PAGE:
In the past, a cloud communications-focused SaaS company with more than 100,000 customers around the globe, Avaya Holdings Corp. (NYSE:AVYA) made a few wrong business decisions that ultimately led it to the inability to service gargantuan debt which precipitated its bankruptcy in 2017. Since then, the company embarked on a new path towards full recuperation and set ambitious financial goals.
AVYA’s share price is well off multi-year lows touched in April, especially thanks to an announcement of the global expansion of Avaya Cloud Office, the product unveiled in February 2020, that it has been developing together with RingCentral, Inc. (NYSE:RNG). There is no doubt that the prospects of the cloud technologies market are remarkably promising, especially due to the rise of the remote work stimulated by the pandemic, but given analysts are predicting mediocre (low-single-digit) revenue growth in the medium term, the stock does not look attractive, even considering appealing single-digit valuation. Two weeks ago, J.P. Morgan confirmed its Overweight rating. Overall, the Wall Street sell-side pundits are pronouncedly bullish on Avaya, while I do not share their sentiment considering a few reasons that I would like to discuss below in the article.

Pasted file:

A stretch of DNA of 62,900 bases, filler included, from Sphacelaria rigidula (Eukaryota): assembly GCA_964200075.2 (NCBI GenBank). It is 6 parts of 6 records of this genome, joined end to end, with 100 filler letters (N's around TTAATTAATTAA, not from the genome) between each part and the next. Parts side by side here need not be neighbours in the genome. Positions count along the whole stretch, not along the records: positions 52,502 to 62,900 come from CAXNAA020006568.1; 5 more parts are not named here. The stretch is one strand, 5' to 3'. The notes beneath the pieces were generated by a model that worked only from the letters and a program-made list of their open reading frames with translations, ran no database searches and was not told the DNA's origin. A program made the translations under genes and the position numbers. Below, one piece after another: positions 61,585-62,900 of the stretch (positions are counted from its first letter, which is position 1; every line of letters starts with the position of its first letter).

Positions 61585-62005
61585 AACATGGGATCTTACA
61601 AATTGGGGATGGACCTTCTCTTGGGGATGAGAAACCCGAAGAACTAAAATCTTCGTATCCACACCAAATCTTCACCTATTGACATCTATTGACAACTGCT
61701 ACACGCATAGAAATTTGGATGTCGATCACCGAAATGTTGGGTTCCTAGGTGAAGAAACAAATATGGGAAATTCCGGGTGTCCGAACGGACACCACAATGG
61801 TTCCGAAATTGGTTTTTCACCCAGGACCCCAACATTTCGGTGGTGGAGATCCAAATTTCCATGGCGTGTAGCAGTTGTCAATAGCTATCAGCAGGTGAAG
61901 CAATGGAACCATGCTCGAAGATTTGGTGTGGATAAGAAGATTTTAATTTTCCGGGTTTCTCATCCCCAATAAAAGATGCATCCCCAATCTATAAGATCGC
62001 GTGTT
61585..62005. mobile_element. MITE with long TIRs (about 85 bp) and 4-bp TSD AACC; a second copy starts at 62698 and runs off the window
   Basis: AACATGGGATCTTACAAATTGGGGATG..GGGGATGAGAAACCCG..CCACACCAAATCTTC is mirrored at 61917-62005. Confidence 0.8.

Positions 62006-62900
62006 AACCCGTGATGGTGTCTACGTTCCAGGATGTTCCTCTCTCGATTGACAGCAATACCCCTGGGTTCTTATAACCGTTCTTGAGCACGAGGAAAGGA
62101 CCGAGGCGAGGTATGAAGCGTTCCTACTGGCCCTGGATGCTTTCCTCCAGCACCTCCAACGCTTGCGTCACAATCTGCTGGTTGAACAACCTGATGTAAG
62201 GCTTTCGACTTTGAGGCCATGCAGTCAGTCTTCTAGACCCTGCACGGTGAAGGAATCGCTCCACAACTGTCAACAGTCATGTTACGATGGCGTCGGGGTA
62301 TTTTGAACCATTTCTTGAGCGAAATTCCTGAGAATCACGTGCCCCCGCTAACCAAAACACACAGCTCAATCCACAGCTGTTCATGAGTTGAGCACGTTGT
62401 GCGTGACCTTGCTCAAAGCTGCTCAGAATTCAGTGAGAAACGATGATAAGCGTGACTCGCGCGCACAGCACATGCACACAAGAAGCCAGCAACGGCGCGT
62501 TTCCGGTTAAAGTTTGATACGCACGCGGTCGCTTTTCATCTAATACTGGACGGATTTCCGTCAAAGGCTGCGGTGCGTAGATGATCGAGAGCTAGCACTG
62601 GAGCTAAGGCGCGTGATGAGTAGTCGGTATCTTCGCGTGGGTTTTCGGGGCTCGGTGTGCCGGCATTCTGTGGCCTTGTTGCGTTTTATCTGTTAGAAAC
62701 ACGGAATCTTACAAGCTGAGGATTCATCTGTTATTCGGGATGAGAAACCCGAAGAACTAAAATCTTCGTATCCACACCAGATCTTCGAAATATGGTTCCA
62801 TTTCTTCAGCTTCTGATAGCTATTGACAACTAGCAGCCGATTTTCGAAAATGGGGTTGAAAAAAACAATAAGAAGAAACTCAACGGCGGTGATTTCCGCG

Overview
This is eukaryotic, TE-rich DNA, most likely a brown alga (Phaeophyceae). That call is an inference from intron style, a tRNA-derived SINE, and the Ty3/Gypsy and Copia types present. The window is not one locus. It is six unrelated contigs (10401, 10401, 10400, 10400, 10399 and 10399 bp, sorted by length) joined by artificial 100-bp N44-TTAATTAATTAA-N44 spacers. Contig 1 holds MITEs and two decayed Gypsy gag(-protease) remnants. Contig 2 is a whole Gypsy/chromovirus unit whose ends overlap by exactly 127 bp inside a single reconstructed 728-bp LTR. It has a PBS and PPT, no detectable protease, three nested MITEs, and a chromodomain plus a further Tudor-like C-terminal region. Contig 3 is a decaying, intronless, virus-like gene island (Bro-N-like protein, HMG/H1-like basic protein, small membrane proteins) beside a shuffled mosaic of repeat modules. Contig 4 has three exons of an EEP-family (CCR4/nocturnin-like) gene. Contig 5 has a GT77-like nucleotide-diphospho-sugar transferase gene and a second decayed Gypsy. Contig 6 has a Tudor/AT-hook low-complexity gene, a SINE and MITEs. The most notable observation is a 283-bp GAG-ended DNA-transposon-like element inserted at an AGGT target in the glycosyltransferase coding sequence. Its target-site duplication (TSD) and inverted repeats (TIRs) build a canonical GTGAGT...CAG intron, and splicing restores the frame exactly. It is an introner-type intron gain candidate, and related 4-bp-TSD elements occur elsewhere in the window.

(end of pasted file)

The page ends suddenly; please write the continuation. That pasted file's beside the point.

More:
The top line
As I said above, the history of Avaya was overshadowed by the 2017 bankruptcy hastened by the inability to service around $6.6 billion in total debt. Not coincidentally, it is always tough to believe that a firm that went through bankruptcy will fully recuperate rising from the ashes and avoid previously made missteps. However, the Q2 FY20 results illustrated that Avaya has taken into account the past business strategy errors (that led to a precipitous decline in revenues in 2013-2016) and some of its segments have been clearly growing, but the pace of expansion is glacial, at least for now.
The company has two revenue streams: Products and Services. Avaya’s flagship region is the U.S., where it generates around 56% of the total sales (as comes from the Q2 data); that will likely change a bit going forward, as Avaya Cloud Services is expanding in Australia, Canada, and the UK. The first segment includes Unified Communications and Contact Center, and the second one encompasses Global Support Services, Enterprise Cloud and Managed Services, and Professional Services. The Services segment has relatively strong sales momentum, while Products clearly lags. Services rose both in Q2 and H1 FY20, reporting a 3.5% growth in the second quarter and 2.2% growth in the first half of the fiscal year. Still, despite the improvement in the division’s sales, the consolidated revenues went south. They contracted 3.5% in H1 and 3.8% in Q1. The bright spot is that though the overall top-line performance was bleak, AVYA has undoubtedly succeeded in expanding the recurring revenue. In Q2, the share of recurring revenue reached an all-time high of 64%, which compares more than favorably to the FY19 results of only 58%. A high share of recurring revenue eliminates sales volatility to some extent and typically commands a valuation premium.